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Filmmaking is a collaborative effort, and Youtube is no different. Even though you may be producing, shooting, and editing yourself talking to a camera, the path to growth is by partnering with others.
In this module from the “Starting a YouTube Channel” course on MZed, Kitty Peters shares her recipe for persuading other Youtubers and brands to collab with her on video ideas.
Creating your own YouTube channel can be a very independent, and often solitary endeavor. Whether you’re making a vlog, how-to videos, or focusing on a product niche, it can feel like you’re doing it all alone.
That’s especially if you have set up your studio or production flow as a basic one-camera setup that you talk into. You come up with the ideas, you script the words or deliver them ad hoc, and then you edit the video, promote it, engage with your audience, and then move on to the next idea.
And until you’ve made your channel big enough to support hiring additional help, chances are you’re going to be going it alone for quite a while. This phase can feel isolating, and sometimes downright defeating. (For advice about staying motivated, check out this other module in the course).
But YouTube doesn’t have to be a silo. You not only have your audience, but you can also end up making lifelong friends along the way. After you’ve hit the ground running with a regular schedule of content, others will see what you’re all about and they’ll be excited to partner with you on new video ideas.
As a bonus, once you reach the collaboration stage of your channel, it can be a rewarding boost to be able to work with your heroes. As Kitty says, “It’s just an amazing feeling when you know that someone who has millions of followers is also a fan of your work.”
So how do you pitch a collaboration with another YouTube creator? First, you want to identify others who are in your niche, or at least someone who your audience will be interested in seeing in a collaboration. It’s important to analyze your analytics and demographics and find someone who is also engaging your target audience.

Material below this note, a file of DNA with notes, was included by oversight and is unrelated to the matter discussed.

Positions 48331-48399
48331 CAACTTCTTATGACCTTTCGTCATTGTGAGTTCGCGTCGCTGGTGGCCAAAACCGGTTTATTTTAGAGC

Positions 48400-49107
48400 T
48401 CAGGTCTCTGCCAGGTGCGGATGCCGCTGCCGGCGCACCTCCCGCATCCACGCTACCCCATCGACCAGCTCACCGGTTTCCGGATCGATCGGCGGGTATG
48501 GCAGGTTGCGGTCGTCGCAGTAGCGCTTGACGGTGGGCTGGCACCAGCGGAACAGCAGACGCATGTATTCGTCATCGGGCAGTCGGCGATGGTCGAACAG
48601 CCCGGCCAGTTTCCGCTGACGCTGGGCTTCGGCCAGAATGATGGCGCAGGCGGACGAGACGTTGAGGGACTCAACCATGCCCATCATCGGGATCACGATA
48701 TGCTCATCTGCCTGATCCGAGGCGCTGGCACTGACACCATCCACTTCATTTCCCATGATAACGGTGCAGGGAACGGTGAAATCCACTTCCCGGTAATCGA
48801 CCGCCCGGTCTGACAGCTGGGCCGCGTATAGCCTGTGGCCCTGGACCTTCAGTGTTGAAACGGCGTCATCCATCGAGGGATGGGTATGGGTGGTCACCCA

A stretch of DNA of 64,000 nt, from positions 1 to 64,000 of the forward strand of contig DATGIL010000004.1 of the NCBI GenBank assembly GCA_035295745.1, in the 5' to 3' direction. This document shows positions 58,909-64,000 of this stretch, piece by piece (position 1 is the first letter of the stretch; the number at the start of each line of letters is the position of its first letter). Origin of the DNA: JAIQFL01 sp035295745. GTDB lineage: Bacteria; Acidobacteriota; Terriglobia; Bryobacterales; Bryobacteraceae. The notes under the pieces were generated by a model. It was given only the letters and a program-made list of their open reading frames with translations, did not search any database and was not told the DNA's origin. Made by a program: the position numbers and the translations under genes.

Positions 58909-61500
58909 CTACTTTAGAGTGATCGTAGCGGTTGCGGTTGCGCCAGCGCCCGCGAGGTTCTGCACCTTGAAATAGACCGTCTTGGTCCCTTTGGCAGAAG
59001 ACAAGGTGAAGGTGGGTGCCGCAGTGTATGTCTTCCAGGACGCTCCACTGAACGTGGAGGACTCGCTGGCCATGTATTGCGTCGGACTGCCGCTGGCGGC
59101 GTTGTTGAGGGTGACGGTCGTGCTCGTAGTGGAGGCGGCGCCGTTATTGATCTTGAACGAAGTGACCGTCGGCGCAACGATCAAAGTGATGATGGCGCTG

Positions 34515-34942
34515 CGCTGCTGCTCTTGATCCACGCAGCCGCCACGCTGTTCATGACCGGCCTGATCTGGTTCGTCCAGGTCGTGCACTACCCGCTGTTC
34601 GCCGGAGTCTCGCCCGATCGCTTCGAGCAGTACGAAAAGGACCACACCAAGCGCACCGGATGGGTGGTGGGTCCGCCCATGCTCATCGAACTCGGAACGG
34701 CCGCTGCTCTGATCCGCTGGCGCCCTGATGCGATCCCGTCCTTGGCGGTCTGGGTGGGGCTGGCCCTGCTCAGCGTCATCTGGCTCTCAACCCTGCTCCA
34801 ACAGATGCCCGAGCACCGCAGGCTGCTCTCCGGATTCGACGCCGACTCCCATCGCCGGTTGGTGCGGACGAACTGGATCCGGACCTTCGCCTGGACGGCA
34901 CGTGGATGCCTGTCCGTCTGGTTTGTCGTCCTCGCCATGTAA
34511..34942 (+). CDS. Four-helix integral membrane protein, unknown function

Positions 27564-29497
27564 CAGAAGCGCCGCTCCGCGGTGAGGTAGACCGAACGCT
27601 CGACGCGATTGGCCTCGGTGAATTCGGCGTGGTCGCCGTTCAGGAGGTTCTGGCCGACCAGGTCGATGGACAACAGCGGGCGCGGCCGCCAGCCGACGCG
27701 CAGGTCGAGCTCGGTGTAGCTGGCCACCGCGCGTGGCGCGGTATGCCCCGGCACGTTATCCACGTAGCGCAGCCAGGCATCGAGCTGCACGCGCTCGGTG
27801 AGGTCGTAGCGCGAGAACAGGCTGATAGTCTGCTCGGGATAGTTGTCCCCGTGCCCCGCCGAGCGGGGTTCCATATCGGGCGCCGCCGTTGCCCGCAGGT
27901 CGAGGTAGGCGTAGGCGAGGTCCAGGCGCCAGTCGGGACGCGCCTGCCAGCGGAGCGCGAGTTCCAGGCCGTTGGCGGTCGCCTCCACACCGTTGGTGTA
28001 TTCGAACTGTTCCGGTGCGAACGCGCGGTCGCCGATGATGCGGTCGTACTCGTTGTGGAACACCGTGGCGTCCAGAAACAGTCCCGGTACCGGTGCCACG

At what point will a potential collaborator be interested in using their own resources to work with you? For Kitty, she began pitching projects when she reached 10,000 followers on her channel, but that doesn’t mean you have to wait for a certain metric before others will give you the time of day.
Second, ask your audience for suggestions for who to partner up with. Your followers like you, and they most certainly follow other channels, so it makes sense that they would know who would make a great collaborator for you.
Third, make sure to engage with others before you pitch them. Even more, start a friendship with them. Successful YouTubers are accustomed to receiving a lot of pitches for collaboration, so they can see right through a copy-and-paste form letter.
And finally, have an idea and details ready when you pitch a collaboration. Don’t expect others to come up with an idea for you. Tell them the what, where, when, how, and most importantly, why it’s important to you.
Now that you’re ready to ask someone to collaborate, go ahead and DM them on social media or email them directly your pitch. Keep it as simple and direct as possible – you want to make it easy for partners.
Your pitch should include these points: your goal or idea, your questions or talking points you want them to supply, your potential shoot dates and location spots if you plan to shoot in person, or a due date if you’re asking them to self-record their piece. You want to give them at least two weeks to a month out, and be prepared to follow up with them, since everybody on YouTube tends to have their shoot schedule lined out weeks in advance and can get very busy.
Lastly, make sure to give your partner a simple way to upload their video if they’re shooting it themselves.
The end goal of a collaboration is a video project that is beneficial to both you and your partner. You want them to know your plan for posting and promotion, but you also want them to know what’s in it for them.
“Partnerships are a two-way street,” says Kitty. “Expect that you’re gonna have to give something in return for your collaborations for their time and energy.” She adds, “You never know this one door could open up many more opportunities in the future, so always stay grateful and respectful. They didn’t have to do this for you, but they did. So don’t collab with people just to use them because that selfishness won’t get you far.”
We’re all accustomed to a digital world where we engage with people globally, some of them become close friends and others are merely online acquaintances.
But in the YouTube world, there’s a close-knit circle of video creatives that are all in it together. That’s one of the most exciting reasons to start a YouTube channel – you are joining a network of potentially lifelong friends who are on a very similar path as you are.
There’s much more advice from Kitty Peters in this MZed course on Starting a YouTube Channel. It’s available to stream as an MZed Pro member, an annual subscription that provides over 275 hours of filmmaking education, with new courses being added continually. To watch the first lesson of this course for free – and many others – head over to MZed.com.
What’s your take on collaborating on YouTube? Let us know about your experiences below!
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Slavik Boyechko is an Emmy award-winning filmmaker and helps manage MZed.com, the educational workshop subscription platform by CineD. He exercises his filmmaking muscles by doing video production in Minneapolis, Minnesota.